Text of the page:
Inside the Kay Ceniceros Banquet Hall visitors will find a climate controlled interior with large windows that offer a spectacular view of the grounds. With sliding glass doors that open to the outside patio, the banquet hall ensures that regardless the weather, your special event will turn out full of joyful memories. Perfect for a twilight cocktail, the banquet hall also features a catering-style kitchen.
The museum’s Pavilion is a handcrafted 1,600 square foot rustic wood structure that offers protection from the weather. Featuring 16 LED light globes and Edison lighting that create the perfect ambiance while illuminating the lush scenery of the outdoor areas, the Pavilion is perfect for any outdoor event.
Located on the upper section of the property, the museum’s Garden Maze recreates a small version of a popular form of landscape design created for European gardens in times past; while a Koi pond next to the Banquet Hall offers a tranquil setting to relax and enjoy the sights and sounds of the location’s outdoors areas. It is also the perfect setting to capture a photograph of your special day.
Also nestled at the top of the property, the museum’s large Gazebo Lawn is a beautiful spot that offers lush green foliage and breathtaking views. Considered a premiere location for a rustic outdoor reception or concert, the gazebo also makes for a beautiful sweetheart table or DJ area, with a panoramic view of the rolling hills that surround the museum and its grounds.
From its impressive gardens, vine-covered arbor, and serene koi pond outside, to its 16th-to 19th century art, and its 2,700 books dating back hundreds of years, the museum offers a culturally enriching experience for all.
In addition to offering a culturally enriching experience to all its visitors, the museum offers free tours and educational programs for students. The tours are aimed at helping area youth explore and recognize the vital connection between the past and present, and to appreciate universal historical themes represented in the museum’s vast collection of Asian, Indian, and European art.
The museum is also active in the community with a variety of volunteers and interns that participate in helping host special events, as well as maintaining the grounds and setting up and presenting each new gallery exhibit. An additional program of providing active stewardship allows the conservation of museum paintings.
For those wanting a more detailed guided tour of the museum, docents are available to personally guide you through the museum, its grounds, and its many galleries; while explaining the many cultural treasures throughout the large campus. At only $5 per person, the 45-minute guided tours are perfect for those wanting to know more about the museum’s many displays, exhibits, and artwork.
The museum also provides ongoing Thursday Workshops for adults and children that include Crafting, Art, Rose Pruning Clinics and STEAM based program with enriching, hands-on workshops at low or no-cost. More information about classes and times can be found on the museum’s website.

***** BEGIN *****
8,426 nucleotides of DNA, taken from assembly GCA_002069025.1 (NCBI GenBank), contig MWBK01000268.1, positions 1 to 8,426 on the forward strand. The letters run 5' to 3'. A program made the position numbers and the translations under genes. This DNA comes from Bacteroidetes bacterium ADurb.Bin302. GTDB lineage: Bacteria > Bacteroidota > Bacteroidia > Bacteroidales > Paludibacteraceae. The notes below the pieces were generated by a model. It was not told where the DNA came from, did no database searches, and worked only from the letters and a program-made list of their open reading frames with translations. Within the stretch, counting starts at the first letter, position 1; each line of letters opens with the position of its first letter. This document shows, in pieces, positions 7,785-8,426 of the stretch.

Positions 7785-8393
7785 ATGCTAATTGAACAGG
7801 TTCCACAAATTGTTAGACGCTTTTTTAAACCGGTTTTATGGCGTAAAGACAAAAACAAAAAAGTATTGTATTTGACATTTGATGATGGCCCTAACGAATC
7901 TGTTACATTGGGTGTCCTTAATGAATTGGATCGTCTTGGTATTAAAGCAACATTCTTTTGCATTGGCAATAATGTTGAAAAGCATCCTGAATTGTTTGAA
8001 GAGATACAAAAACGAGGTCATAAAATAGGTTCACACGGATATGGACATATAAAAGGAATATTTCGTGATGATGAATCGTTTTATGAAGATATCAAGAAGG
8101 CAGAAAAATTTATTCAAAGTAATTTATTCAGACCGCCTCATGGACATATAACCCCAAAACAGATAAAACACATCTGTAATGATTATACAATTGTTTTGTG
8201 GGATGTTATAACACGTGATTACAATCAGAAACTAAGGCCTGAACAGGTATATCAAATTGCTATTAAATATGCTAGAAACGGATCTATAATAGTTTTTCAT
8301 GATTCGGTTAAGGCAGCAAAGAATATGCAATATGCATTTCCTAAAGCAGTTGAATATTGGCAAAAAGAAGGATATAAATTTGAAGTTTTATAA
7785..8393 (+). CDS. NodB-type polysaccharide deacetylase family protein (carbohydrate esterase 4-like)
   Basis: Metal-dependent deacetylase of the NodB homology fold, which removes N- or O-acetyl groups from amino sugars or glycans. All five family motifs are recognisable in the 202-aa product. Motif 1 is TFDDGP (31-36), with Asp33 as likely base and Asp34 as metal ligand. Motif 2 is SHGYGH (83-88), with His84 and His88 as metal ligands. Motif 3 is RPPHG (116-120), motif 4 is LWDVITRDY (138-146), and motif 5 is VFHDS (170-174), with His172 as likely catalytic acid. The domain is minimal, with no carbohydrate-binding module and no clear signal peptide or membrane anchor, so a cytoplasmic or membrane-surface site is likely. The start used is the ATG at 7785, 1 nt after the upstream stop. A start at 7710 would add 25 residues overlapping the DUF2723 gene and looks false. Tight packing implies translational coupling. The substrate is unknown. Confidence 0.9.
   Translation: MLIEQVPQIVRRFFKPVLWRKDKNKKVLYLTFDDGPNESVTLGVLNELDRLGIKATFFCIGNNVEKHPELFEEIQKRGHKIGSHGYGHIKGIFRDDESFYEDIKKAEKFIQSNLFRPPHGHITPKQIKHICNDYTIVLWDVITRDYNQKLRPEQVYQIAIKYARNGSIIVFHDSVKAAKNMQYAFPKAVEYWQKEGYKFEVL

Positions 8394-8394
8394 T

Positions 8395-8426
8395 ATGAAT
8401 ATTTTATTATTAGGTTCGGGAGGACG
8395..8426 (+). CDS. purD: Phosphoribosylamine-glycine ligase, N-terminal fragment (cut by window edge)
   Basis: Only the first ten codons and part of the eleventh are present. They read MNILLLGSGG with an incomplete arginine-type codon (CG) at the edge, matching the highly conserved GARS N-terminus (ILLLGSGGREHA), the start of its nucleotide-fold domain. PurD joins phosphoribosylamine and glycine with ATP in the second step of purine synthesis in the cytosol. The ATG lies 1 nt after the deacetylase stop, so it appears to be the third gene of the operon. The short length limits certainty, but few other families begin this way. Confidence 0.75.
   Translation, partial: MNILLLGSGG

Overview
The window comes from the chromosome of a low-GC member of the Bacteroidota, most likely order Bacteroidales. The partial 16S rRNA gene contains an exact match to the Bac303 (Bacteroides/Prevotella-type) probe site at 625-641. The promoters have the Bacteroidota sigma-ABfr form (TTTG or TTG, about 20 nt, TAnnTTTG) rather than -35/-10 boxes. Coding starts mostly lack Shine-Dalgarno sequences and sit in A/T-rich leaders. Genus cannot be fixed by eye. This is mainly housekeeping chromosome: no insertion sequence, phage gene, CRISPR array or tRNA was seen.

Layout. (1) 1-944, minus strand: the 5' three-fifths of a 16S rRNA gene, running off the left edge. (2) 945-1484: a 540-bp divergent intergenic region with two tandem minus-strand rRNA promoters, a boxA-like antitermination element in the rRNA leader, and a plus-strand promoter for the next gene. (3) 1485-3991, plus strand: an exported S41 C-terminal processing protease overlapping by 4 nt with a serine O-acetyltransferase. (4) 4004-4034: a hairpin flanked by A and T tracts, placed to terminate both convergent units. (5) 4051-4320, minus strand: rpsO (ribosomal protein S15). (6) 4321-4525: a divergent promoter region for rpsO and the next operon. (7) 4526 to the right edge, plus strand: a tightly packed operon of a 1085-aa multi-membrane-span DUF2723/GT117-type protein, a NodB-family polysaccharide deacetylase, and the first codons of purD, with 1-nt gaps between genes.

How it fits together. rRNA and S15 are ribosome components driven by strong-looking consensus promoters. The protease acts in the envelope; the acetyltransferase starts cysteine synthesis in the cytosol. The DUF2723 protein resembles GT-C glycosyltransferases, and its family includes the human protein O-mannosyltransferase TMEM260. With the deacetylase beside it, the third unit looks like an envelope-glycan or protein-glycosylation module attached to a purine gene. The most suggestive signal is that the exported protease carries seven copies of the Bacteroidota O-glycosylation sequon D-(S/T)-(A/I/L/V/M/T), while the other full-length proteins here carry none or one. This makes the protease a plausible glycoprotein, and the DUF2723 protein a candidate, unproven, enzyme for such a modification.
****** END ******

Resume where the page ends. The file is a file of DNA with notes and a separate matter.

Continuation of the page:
Located at 9401 Oak Glen Road in Cherry Valley, the Dean-Edward Museum & Gardens is open Thursday, Friday and Saturday, from 10 a.m. to 5 p.m. Anyone wanting more information about the museum, its features and rotating exhibits, or free recurring programs and clinics can visit the museum’s website or learn more on their Facebook page.
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Trevor Montgomery, 48, moved in 2017 to the Intermountain area of Shasta County from Riverside County and runs Riverside County News Source and Shasta County News Source. Additionally, he writes or has written for several other news organizations; including Riverside County based newspapers, Valley News, (the now defunct) Valley Chronicle, Anza Valley Outlook, and Hemet & San Jacinto Chronicle; as well as Bonsall/Fallbrook Village News in San Diego County and Mountain Echo in Shasta County.
Trevor spent 10 years in the U.S. Army as an Orthopedic Specialist before joining the Riverside County Sheriff’s Department in 1998. He was medically retired after losing his leg, breaking his back, and suffering both spinal cord and brain injuries in an off-duty accident. (Click here to see segment of Discovery Channel documentary of Trevor’s accident.)
During his time with the sheriff’s department, Trevor worked at several different stations; including Robert Presley Detention Center, Southwest Station in Temecula, Hemet/Valle Vista Station, Ben Clark Public Safety Training Center, and Lake Elsinore Station; along with other locations.
Trevor’s assignments included Corrections, Patrol, DUI Enforcement, Boat and Personal Water-Craft based Lake Patrol, Off-Road Vehicle Enforcement, Problem Oriented Policing Team, and Personnel/Background Investigations. He finished his career while working as a Sex Crimes and Child Abuse Investigator and was a court-designated expert in child abuse and child sex-related crimes.
Trevor has been married for more than 29 years and was a foster parent to more than 60 children over 13 years. He is now an adoptive parent and his “fluid family” includes 13 children and 16 grandchildren.